Media Propaganda and the Ukraine Crises Paul Rogov, 25 Aug 14 “………..Coverage of the Ukrainian plight is cynical, if not insensitive. Many corporate journalists are simply uninformed about the region. Many of these journalists believe the war in the Ukraine will lead to “WWIII” and that it began with ousted former President Victor Yanukovych, when he fled on February 22nd. But this is incorrect.
The Ukrainian crises, an ethnic war of Slavic subjectivity, which began prior to the inception of the Soviet Union, extended through not one, but two World Wars, the collapse of a superpower and chaos of post-Soviet economies. In fact, it goes back to medieval times.
U.S. military analysts know, as NATO knows, that the entire Ukraine could be taken by Russian armed forces rather quickly. While the Ukraine conscripts its soldiers and security forces deteriorates in the Eastern region, the Ukrainian military are weak yet somehow mysterious “victorious” too—disembodied, yet possessing a well-guided singularity of purpose.
According to one article released on May 4th Fars News headlined “S. Arabia Relocating Takfiri Fighters from Syria to Ukraine.” Saudi Arabia sent extremist militants against Eastern Ukrainian freedom fighters. An unidentified Arab security official told Fars News that:
“A large number of terrorist Takfiri fighters in Syria, who bear Saudi and Chechnian nationalities and receive financial and military backup from the Saudi intelligence agency, have been transferred to the Ukrainian capital, Kiev, on several planes to help the Ukrainian army in its fight against the pro-Russian population. The forces have been immediately dispatched to Kramatosk city in Eastern Ukraine, and are now fighting beside the Ukrainian army forces against the pro-Russians under the name of militias who support the government.”
On top of Saudi Arabia’s involvement in the Ukraine (which no Western journalist talks about), Western corporate media bungled what happened in Odessa. There is no disputing that a Ukrainian extremist, right-wing group called Right Sector set the fires in Odessa of Trade Union buildings that senselessly burned alive and killed innocent people, while the U.S. State Department issued no statement that the deaths were due to Ukrainian fascists.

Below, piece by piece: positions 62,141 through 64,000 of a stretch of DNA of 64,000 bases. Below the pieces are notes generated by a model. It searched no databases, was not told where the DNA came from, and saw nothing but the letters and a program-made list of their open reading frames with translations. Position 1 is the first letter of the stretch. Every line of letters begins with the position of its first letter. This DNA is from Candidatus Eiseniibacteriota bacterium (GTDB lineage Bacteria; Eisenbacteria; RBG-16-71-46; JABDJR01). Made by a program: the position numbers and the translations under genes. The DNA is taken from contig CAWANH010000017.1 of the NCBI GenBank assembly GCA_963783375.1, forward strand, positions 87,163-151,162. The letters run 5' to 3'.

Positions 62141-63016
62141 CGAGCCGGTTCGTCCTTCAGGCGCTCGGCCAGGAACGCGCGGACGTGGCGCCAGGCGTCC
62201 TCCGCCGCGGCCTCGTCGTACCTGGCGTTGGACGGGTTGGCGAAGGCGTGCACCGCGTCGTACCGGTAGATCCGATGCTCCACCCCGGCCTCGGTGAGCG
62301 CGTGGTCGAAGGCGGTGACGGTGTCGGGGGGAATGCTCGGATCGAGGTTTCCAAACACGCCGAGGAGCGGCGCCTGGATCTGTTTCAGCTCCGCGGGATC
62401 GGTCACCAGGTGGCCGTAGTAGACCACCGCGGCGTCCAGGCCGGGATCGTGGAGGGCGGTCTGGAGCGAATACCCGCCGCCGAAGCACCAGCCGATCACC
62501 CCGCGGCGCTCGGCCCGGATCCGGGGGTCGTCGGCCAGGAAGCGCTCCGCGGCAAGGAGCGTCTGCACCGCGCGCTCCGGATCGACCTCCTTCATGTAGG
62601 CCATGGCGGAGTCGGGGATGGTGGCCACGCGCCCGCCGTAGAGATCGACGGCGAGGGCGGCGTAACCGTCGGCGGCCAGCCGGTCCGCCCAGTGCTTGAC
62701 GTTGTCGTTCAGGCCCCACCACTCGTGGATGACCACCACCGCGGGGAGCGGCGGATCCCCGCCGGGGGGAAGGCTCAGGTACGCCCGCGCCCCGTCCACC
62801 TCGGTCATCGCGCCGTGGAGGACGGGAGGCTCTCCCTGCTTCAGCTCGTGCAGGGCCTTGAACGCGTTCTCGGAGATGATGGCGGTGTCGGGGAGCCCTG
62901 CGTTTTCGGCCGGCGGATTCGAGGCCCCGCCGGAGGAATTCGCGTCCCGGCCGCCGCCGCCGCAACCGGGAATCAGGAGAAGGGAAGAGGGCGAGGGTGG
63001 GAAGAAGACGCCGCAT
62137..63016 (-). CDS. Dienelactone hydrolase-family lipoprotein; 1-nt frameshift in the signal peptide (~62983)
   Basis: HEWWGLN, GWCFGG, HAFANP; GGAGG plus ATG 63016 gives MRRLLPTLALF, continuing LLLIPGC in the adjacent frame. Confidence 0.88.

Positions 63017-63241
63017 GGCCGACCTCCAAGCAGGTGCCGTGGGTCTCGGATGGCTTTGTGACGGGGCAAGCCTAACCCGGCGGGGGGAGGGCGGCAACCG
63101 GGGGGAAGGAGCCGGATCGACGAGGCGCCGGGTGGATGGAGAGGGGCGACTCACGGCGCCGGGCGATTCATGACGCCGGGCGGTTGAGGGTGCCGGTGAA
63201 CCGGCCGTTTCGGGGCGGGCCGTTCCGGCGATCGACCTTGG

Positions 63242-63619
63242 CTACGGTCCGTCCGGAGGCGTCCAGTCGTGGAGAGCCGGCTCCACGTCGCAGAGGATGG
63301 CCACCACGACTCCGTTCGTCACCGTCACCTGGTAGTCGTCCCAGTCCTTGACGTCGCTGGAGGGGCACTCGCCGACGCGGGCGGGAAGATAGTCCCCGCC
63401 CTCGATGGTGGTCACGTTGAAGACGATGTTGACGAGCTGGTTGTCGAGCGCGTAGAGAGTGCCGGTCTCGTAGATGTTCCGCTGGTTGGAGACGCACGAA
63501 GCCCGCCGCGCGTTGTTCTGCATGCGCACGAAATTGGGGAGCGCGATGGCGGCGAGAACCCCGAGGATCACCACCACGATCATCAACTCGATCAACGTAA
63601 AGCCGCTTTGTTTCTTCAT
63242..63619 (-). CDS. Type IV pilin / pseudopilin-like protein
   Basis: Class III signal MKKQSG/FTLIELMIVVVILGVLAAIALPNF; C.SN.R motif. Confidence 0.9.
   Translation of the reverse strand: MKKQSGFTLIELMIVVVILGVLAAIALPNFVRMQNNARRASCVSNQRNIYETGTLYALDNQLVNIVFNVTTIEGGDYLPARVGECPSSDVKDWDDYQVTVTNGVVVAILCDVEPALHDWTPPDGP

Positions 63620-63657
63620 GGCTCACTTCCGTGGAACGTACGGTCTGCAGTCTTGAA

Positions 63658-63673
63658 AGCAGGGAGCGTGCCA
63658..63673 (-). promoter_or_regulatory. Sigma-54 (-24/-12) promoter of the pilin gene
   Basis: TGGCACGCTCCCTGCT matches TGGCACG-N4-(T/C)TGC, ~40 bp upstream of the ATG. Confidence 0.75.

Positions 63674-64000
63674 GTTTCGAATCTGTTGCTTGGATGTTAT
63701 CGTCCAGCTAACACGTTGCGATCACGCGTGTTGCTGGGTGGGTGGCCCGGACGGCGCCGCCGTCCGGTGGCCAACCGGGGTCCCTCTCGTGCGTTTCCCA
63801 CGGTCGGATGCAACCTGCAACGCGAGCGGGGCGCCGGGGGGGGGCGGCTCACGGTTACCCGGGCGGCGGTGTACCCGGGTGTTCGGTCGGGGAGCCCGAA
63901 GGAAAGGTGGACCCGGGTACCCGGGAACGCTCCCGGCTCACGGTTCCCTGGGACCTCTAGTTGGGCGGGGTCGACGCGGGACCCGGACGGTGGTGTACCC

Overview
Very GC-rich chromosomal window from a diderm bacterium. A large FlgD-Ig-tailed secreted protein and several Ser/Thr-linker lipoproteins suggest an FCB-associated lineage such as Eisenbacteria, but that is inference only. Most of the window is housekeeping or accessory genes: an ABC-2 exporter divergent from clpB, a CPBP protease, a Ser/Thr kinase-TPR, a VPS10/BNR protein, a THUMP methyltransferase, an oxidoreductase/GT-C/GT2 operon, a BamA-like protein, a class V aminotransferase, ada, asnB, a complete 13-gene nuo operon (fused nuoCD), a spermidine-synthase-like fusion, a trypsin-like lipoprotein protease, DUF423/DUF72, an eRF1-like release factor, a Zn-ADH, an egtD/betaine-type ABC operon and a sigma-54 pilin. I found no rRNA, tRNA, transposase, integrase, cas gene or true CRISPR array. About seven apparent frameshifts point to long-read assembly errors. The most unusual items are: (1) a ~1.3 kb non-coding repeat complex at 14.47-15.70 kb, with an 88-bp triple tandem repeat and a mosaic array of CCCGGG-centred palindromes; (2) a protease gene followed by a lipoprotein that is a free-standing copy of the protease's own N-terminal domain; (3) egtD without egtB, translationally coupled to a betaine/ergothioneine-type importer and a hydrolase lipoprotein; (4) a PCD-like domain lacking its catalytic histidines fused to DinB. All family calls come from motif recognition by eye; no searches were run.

The Western corporate media is a collective failure as it constantly fails to realize that the Ukraine has never been a true European country. The same Western corporate media always presumes the Ukraine wants to be in all of its articles, where Ukrainian independence is concerned. Just pick up any major U.S. periodical or rather read off the Internet the presupposed rhetoric the Western corporate media utilizes.
The only time the Ukraine was tied “gloriously” to Europe in any concrete way was by its collaboration with Nazi Germany.
Russia, not too long ago, proclaimed that Ukraine’s assault in Slovyansk ended the chance for peace. Heads of State, Putin and Obama, as well as journalists are issuing statements and journalists are not citing their sources. This brings us to the issue of how the mainstream media is going to spin us right into a world war.
The questions that should be asked are numerous, but some examples would be: Who broke the story first that the Ukraine was heading for war? Who shot who first? Who burned alive who first? Isn’t it convenient how a right-wing coup occurred after “a democratically elected election”? Any form of slaughter in this case (and the prospects of U.S. or NATO involvement) is ridiculous and evil. How many more photos does one need to see of corpses for us to understand that the U.S. is in the shadows?
The Western corporate media have managed to evade talk of the money and the resources necessary for the Ukraine to even be considered a member of the E.U. and have totally hopped over the fact that the Ukraine’s ousted President Viktor Yanukovich secured “a $15 billion bailout from Russia in December 17th, 2013, offering respite for an economy heading ever closer to default but also drawing accusations he has sold his country out to its former Soviet master.”
The Ukrainian government is just as corrupt as its Russian counterpart, yet the U.S. government and the mainstream media does not seem to understand that the political and economic weakness of Ukraine itself. The Ukraine’s inability to put its house in order is a result of inner tensions within the political climate of the Ukraine……http://paulrogov.wordpress.com/2014/08/25/media-propaganda-and-the-ukraine-crises/
The presence of openly Nazi militias attacking ethnic Russians in Ukraine creates extreme anger in Russia